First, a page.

Andrew McKenna (Loyola): Art and Incarnation: Oscillating Views. From American Arts Quarterly, James F. Cooper on sculptors of the American Renaissance: Augustus Saint-Gaudens and Daniel Chester French; and on the legacy of Philippe de Montebello. Brick Master: Is it possible to create art out of Legos? Cave painting: An article on video games as art. For decades Baghdad was the cultural capital of the Arab world; war changed all that and it is only now that the Iraqi art scene is slowly blossoming again. From Artforum, Mira Schor on her new book A Decade of Negative Thinking: Essays on Art, Politics, and Daily Life. Between play and politics: Marie-Laure Ryan on dysfunctionality in digital art. The Weak Universalism: In these times, we know that everything can be an artwork. What makes a film become cult? A review essay on German art’s current enhanced status. Coaxing the soul of America back to life: Roger Kennedy on how the New Deal sustained, and was sustained by, artists. A review of The Conman: How One Man Fooled the Modern Art Establishment by Laney Salisbury and Aly Sujo. Tyler Cowen reviews the letters of Vincent Van Gogh. The rise in pseudo-intellectual nonsense is the result of a growing art world, not necessarily a function of the art market. Attack of the Hipsters: A review of The Pop Revolution by Alice Goldfarb. American colleagues urge their friends who are interested in architecture to get to Havana soon, “before it changes”; but to suggest that change in Cuba is something to be dreaded seems insensitive at best. A review of Classical Greece and the Birth of Western Art by Andrew Stewart. A review of Art Without Borders: A Philosophical Exploration of Art and Humanity by Ben-Ami Scharfstein. Dalia Judovitz on her book Drawing on Art: Duchamp and Company.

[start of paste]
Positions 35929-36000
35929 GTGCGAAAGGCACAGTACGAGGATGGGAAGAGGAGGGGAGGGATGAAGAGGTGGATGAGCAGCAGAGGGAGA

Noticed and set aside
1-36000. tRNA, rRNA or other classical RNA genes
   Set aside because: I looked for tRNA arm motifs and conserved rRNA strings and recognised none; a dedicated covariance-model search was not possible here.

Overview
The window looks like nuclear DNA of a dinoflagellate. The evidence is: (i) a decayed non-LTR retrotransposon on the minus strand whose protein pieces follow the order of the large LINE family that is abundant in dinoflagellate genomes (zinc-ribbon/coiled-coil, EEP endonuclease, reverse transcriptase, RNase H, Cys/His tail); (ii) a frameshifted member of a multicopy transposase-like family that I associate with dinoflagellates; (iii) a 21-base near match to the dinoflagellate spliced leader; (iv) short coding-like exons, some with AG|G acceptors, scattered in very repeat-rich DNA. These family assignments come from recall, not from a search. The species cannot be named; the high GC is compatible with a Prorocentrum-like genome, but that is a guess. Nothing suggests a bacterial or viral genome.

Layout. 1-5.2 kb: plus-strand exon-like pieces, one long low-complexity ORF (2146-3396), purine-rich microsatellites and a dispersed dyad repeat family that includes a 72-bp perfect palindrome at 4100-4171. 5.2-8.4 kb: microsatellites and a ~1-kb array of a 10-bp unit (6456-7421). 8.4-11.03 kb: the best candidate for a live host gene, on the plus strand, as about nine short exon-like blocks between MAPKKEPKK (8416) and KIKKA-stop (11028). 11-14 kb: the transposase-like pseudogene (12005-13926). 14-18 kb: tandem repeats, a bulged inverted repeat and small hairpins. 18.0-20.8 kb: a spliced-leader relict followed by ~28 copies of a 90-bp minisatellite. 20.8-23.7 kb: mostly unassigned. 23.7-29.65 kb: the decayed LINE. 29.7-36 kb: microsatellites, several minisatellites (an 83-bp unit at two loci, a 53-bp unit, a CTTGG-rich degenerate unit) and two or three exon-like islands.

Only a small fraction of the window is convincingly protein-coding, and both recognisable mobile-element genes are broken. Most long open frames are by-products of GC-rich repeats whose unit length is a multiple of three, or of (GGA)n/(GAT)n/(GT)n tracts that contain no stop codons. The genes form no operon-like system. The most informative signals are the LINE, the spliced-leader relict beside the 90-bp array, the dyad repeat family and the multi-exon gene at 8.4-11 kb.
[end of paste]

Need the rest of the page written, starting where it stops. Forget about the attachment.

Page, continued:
Adam Katz (Quinnipiac): From Habit to Maxim: Eccentric Models of Reality and Presence in the Writing of Gertrude Stein. From Jezebel, a look at how American Apparel lies about its "Real People" models. From MediaWeek, a look at how women’s service magazines are far sexier online than in print; and is U.S. News’ web success a model for newsweeklies? From Failure, Jason Zasky on the shopping mall: Suburban mecca, consumer paradise, and sociocultural disaster. What can a new forensic analysis reveal about the richly illustrated and deeply mysterious Voynich Manuscript? It used to be that women, to paraphrase Virginia Woolf, needed to have a room of their own; provides those with a Y chromosome a safe place to explore important issues in their lives. An excerpt from Rage and Time: A Psychopolitical Investigation by Peter Sloterdijk. From The Globalist, an article on Goldman Sachs and the Vatican, two cultures of infallibility. Andrew Martin reviews A Good Fall by Ha Jin. It's no small irony that the famous-for-being-famous generation has made a hero of Sam Halpern, a media-shy Garbo of Internet letters. Clouds, when determined by context: Jeff Sharlet on the sci-fi roots of modern fundamentalism. Like the slow-food movement, slow travel offers an antidote to today’s fast-paced lifestyle — travelers enjoy the journey as much as the destination. Border rudeness: Maybe the jerk method doesn’t work. Simplicity: We know it when we see it — but what is it, exactly? Michelle Goldberg on why "anti-gay" Christians keep getting outed. As a form of literacy, listening might be considered an impostor: While it is often assumed we can all listen if we want to, how good are our ears as critics? A few words before I go: RosettaStone brings gravestones into the technology age.